There are ways to accommodate saddle fit for a saddle that bridges.  If a slight bridge exists, then use a shimmable pad with bridging shims inserted to “fill in” the gap.  Contact of the saddle panels on the horses back must be even along the top-line.  If the horse is a true sway, then this will make the horse more comfortable and offer a more permanent solution.  If the horse is only displaying signs of a sway from lack of correct muscle development, then using the shims will allow the horse to move more comfortably and correctly so that those muscles can be developed and the shims may eventually be removed.

ThinLine has several thicknesses of shims and they may be stacked so riders can remove a layer at a time when the horses back begins to strengthen and lift.

Proper saddle fit, for a horse with a swayback or not, will equal a safe, relaxing ride.  You don’t have to be an expert to tell if you have a bad saddle fit for but it is always advisable to have a professional check.  If you’re certain you have a saddle with the correct gullet size for your horse, paying attention to how your horse acts and how your body feels will let you know if you’ve got the right fit.

 

How do I know ThinLine is delivering the comfort and protection my horse needs?

Once you receive your Western felt saddle pad liner, ride in it for at least a week.  At first, you may simply notice things like; “my horse was great today, my seat and aids were soft and effective”, great job! you are on your way.  You will see a daily improvement. But, this can be a bit subtle in the beginning.  How to check out your pads effectiveness:  After at least a week of riding daily, begin your warm-up with the ThinLine.  Once you are warmed up, remove the ThinLine and ride.  This is when you will see just how much your horse is loving his felt saddle pad.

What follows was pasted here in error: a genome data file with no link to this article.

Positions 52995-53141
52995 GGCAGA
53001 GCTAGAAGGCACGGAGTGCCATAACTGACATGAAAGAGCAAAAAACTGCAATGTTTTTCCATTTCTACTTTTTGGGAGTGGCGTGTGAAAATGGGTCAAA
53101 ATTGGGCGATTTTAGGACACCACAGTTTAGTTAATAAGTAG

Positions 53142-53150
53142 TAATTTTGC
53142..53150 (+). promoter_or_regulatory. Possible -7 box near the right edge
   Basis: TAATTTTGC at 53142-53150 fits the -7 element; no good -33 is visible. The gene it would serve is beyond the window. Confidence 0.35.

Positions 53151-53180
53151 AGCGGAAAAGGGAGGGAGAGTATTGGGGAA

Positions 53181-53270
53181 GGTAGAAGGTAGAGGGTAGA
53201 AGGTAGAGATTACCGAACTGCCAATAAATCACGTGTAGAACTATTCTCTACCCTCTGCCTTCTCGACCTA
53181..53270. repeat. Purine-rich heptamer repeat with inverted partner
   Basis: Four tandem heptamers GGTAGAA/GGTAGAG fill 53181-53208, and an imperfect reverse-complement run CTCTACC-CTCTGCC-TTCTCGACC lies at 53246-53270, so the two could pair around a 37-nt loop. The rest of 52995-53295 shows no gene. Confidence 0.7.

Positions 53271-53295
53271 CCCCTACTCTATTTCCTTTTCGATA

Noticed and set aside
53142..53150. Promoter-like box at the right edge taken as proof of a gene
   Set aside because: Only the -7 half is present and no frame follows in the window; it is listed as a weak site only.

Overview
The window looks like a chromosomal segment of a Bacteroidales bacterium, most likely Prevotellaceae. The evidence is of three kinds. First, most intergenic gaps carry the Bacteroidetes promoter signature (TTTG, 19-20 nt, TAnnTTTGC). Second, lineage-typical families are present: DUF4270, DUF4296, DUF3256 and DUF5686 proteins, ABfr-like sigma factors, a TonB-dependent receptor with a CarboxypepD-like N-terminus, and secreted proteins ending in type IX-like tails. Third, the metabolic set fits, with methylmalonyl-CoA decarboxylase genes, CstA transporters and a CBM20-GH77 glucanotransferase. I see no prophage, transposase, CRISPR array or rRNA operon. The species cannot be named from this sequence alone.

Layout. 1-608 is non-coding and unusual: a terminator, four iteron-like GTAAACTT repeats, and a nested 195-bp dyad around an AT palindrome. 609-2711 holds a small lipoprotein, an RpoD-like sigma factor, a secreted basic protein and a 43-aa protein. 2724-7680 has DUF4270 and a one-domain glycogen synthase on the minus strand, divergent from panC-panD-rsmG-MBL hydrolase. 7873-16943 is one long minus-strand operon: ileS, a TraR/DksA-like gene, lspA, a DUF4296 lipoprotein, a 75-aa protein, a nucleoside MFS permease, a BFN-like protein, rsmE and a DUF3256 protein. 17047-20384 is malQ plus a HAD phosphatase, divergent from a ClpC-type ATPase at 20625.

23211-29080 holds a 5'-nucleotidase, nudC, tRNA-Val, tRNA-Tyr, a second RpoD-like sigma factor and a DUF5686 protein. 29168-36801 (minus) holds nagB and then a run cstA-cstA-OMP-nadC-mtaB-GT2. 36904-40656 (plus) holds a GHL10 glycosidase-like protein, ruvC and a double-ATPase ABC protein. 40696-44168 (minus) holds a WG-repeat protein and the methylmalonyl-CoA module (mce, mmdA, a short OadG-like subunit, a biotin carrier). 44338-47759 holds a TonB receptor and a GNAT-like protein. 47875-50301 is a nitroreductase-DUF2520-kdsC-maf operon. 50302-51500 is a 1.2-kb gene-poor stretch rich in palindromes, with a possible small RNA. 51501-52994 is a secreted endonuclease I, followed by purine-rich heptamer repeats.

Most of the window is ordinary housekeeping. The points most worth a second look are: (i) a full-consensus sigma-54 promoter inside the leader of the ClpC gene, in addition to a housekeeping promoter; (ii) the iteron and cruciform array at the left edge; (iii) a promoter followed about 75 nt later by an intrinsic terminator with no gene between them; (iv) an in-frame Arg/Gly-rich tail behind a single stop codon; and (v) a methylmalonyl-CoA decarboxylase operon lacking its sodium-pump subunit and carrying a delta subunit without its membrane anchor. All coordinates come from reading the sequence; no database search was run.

Money Back Guarantee:  

All ThinLine products may be returned for a full refund within 30 days. Of course, we would prefer you give us a call 1-888-401-9101 often, just a little one on one assistance will rectify what is not working for you.  Around the world, this product has helped both riders and horses work happier together. We hope our 30-day satisfaction guarantee will help you have the confidence to try this amazing material.

What is Sway Back?
Lordosis, or more commonly referred to as “swayback”, is when the span of the back dips excessively in the center of the top line.  It is caused by weakness and laxity/stretching of the supporting ligaments along the horse’s spine, often with weakness and loss of bulk/tone in the top line musculature.

Most way backs are not congenital,  are not a true sway.  Often the sway is the result of lack of muscle across the top line: building back muscle will reduce or eliminate the sway if it is not congenital and will improve it even if it is.

And proper riding and saddle fit are the biggest keys to comfort and performance. Conformation plays a role. Horses with long backs prone to back problems in general, including swayback. Horses with high-set necks and a high head carriage may be at greater risk because this way of moving tends to hollow the back.  ThinLine will encourage horses to lift their backs and lower their heads resulting in improved muscle tone.

 

All our pads, except the basic ThinLine, are available with bridging shims. Click logo to shop.

How Can You Fit A Saddle On A Swaybacked Horse?